Does Ace the Bat-house lurk outside Barkham Asylum?
You’ve played Batman: Arkham Origins, right? You know how it teases a Suicide Squad spinoff in one scene? This movie is that spinoff! This latest direct-to-video animated flick takes place in the Arkham “universe,” putting the Suicide Squad front and center.
Meet the Suicide Squad:
* Deadshot, the world’s greatest assassin (Neal McDonough, Band of Brothers)
* Harley Quinn, former paramour of the Joker; she’s completely psycho (Hynden Walch, Teen Titans)
* King Shark, half-human, half-shark (John DiMaggio, Futurama)
* Killer Frost, hot babe with ice powers (Jennifer Hale, Totally Spies)
* Black Spider, mysterious ninja (Giancarlo Esposito, Breaking Bad)
* Captain Boomerang, rouge fighter with killer boomerangs (Greg Ellis, Pirates of the Caribbean: On Stranger Tides)
* KGBeast, former Soviet muscleman (Nolan North, Assassin’s Creed)
This group of super-criminals has been recruited by Amanda “The Wall” Waller (C.C.H. Pounder, Avatar) to break into Arkham Asylum and steal crucial information from The Riddler. The members of this makeshift team are affixed with a small explosive that will kill them if they don’t do the job.
Not able to trust each other, the Squad goes about getting into Arkham, only to find complications inside — the least of which is the Joker, who of course has a sinister plot brewing. With all this activity inside Arkham, it’s only a matter of time before that guy in the bat suit shows up.
That’s right, Batman: Assault on Arkham is not a Batman movie, it’s a Suicide Squad movie guest-starring Batman. Wait, come back, that doesn’t have to be a bad thing. When the Suicide Squad debuted, co-created by legendary writer John Ostrander, it broke new ground in several ways. These were no squeaky-clean, do-the-right-thing good guys.They were ruthless, backstabbing, scoundrels who gave the book a mean, gritty edge. Also, as fitting the book’s title, characters could die at any time, and the deaths had real impact at the time. This added huge suspense and genuine shock value to the series. The Suicide Squad has appropriately developed a cult following over the years but hasn’t been seen much in other media because it’s not exactly kid-friendly.
That’s all changed with this new film, which puts the squad front and center. Co-director Jay Oliva, who previously achieved the seemingly impossible with the two-part Batman: The Dark Knight Returns animated movies, finds much of the same success here. By not watering things down, the movie provides big action and dark thrills. This movie earns its PG-13 rating in a big way, with extreme violence and in-your-face sexuality.
The Suicide Squad is made of not-very-nice people, and a lot of people they run into die horribly. Yes, there are murders, with bright red blood splashing across the screen. People are shot, people are stabbed, and people are killer-boomeranged. Although incredibly violent, the fight scenes are nonetheless expertly staged, with a lot of fast movements and characters involved, but it never becoming confusing. Deadshot and Batman fight coldly and deliberately, while Harley Quinn and the Joker get in on the fighting in more wild, unpredictable ways.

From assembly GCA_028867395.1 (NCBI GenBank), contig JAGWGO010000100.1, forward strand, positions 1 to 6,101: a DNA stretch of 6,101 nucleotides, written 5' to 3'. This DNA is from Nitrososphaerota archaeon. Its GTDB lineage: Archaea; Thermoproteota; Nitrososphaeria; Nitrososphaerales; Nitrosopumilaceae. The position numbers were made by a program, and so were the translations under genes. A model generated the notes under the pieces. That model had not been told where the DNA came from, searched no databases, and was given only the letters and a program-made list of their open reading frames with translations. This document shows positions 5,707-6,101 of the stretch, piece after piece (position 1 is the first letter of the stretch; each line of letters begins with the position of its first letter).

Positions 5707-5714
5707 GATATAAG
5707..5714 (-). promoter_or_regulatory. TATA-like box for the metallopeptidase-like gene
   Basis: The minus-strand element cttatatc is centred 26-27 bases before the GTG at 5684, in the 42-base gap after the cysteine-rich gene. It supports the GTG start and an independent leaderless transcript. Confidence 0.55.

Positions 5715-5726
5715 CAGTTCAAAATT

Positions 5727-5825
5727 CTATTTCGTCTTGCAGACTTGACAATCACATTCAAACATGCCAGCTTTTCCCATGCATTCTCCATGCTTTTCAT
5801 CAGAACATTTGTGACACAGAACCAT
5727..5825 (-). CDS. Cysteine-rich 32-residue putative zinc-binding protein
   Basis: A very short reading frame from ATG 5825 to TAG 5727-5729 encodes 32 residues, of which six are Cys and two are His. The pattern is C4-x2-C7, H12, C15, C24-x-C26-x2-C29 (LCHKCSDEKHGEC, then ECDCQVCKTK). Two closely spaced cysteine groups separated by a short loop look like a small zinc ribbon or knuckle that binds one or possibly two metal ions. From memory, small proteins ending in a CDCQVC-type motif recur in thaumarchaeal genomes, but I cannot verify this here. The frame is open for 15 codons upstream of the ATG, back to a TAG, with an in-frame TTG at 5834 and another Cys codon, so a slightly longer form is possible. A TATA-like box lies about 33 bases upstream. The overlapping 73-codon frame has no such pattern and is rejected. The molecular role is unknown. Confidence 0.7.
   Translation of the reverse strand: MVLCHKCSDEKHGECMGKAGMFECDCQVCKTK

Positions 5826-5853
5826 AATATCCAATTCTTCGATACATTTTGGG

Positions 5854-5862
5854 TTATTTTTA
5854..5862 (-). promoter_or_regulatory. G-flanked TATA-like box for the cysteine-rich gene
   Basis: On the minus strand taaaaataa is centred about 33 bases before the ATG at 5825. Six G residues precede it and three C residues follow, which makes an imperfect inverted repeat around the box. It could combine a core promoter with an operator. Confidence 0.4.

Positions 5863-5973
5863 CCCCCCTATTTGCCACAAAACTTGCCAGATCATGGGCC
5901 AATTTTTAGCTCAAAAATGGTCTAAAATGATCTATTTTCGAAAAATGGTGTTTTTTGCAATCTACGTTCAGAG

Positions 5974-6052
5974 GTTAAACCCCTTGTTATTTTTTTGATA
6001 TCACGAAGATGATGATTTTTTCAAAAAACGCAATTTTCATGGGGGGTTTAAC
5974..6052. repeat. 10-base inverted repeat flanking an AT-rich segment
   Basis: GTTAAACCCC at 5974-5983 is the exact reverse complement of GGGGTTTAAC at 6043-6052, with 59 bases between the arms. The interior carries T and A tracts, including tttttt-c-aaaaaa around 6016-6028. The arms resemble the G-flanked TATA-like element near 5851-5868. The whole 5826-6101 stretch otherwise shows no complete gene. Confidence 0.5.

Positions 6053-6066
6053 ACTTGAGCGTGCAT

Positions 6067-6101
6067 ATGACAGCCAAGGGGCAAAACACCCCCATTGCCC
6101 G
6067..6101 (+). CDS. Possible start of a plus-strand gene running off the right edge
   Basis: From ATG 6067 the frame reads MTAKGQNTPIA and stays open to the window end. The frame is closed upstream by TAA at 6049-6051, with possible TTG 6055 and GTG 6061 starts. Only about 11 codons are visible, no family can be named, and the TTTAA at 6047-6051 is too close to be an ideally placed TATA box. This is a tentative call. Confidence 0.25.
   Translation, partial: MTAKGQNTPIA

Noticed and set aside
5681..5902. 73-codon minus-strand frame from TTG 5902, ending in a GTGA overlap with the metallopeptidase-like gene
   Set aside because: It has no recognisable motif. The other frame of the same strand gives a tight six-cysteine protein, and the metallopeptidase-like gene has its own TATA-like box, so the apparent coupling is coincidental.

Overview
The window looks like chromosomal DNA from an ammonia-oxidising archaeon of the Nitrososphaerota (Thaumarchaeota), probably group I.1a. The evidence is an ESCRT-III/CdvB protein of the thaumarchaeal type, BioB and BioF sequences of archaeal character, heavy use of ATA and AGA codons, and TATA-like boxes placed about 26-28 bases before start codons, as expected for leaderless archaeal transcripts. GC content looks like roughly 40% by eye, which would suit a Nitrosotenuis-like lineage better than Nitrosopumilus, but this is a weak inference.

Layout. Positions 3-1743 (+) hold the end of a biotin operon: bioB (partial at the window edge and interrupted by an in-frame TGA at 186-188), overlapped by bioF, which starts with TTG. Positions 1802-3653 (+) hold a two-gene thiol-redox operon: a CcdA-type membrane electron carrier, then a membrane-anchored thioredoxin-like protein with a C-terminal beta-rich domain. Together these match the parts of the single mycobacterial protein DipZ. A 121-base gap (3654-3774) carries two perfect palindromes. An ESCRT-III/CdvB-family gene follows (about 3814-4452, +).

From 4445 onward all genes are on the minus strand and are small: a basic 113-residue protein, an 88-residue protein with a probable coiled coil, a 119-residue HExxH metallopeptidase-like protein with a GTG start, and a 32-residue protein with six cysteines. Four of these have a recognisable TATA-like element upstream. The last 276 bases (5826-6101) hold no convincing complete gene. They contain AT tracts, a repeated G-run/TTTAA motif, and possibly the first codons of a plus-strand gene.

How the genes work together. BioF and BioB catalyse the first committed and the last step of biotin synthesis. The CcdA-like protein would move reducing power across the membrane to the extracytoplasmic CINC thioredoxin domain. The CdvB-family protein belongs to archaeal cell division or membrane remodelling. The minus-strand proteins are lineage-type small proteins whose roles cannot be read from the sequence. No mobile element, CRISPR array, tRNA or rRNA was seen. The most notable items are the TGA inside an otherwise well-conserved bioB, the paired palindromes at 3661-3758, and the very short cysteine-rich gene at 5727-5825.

Also, sex. DC Comics has been criticized quite a lot in recent years for the depictions of its female characters, including the heightened sexualization of Harley Quinn. Yes, in this movie, we do get sexed-up, partially nude Harley. Whether or not this offends you depends on your personal sensibilities, but it does fit into the story. Harley has parted ways with the Joker and is trying to move on with new experiences and relationships, but she still can’t fully quit her “Mr. J.” Her conflicted feelings add a nice dramatic element to the story, making it more than just a break-into-Arkham heist flick.
While Harley Quinn is the fan favorite, our protagonist is Deadshot. There are few visual cues as to what he really wants and how much is on the line for him. It’s confident filmmaking that the creators just give us this quick visual and trust us to fill in the gaps on our own, so the movie doesn’t have to stop to explain every little thing to us. Beyond that, Deadshot is the squad’s de facto leader, trying to do the job and keep this group together while keeping them from stabbing him in the back — figuratively and literally.
Lest we forget the famous name in the title, Batty Boy is here as well, voiced by longtime Batman actor Kevin Conroy. By keeping Batman out of the action for most of the movie, it means that when he does show up, you know something big is about to go down. Batman is intimidating and unstoppable, which is cool, but it also means that we can spend more time with the more human and vulnerable Squad members, because that’s where the drama is. Along with Batman, we’ve also got the Joker (Troy Baker, Bioshock Infinite) causing trouble for everyone, the Riddler (Matthew Grey Gubler, Criminal Minds) with a major part to play, and even a bit part for the Penguin (Nolan North again) in an environment taken straight from the games.
Batman: Assault on Arkham is a dark movie, with a lot of inky shadows, and those blacks are deep and rich on this 1.78:1/1080p Blu-ray transfer. Colors are strong overall, with smooth, fluid animation. The lossless 5.1 sound is good as well, with clean voices and booming effects. Extras include two featurettes on the histories of Harley Quinn and Arkham Asylum in the comics and other media, a self-congratulatory commentary track, a sneak preview of the upcoming Justice League: Throne of Atlantis movie, and bonus episodes of DC animated series such as Justice League Unlimited, Young Justice, and The Batman. There’s also a DVD copy and an Ultraviolet download.
A superhero romp for grownups, Batman: Assault on Arkham nicely pays off the subplot that was started in the Arkham games. Anyone who likes their Gotham city tales nice and dark should give this one a (dead) shot.
Not Arkham guilty.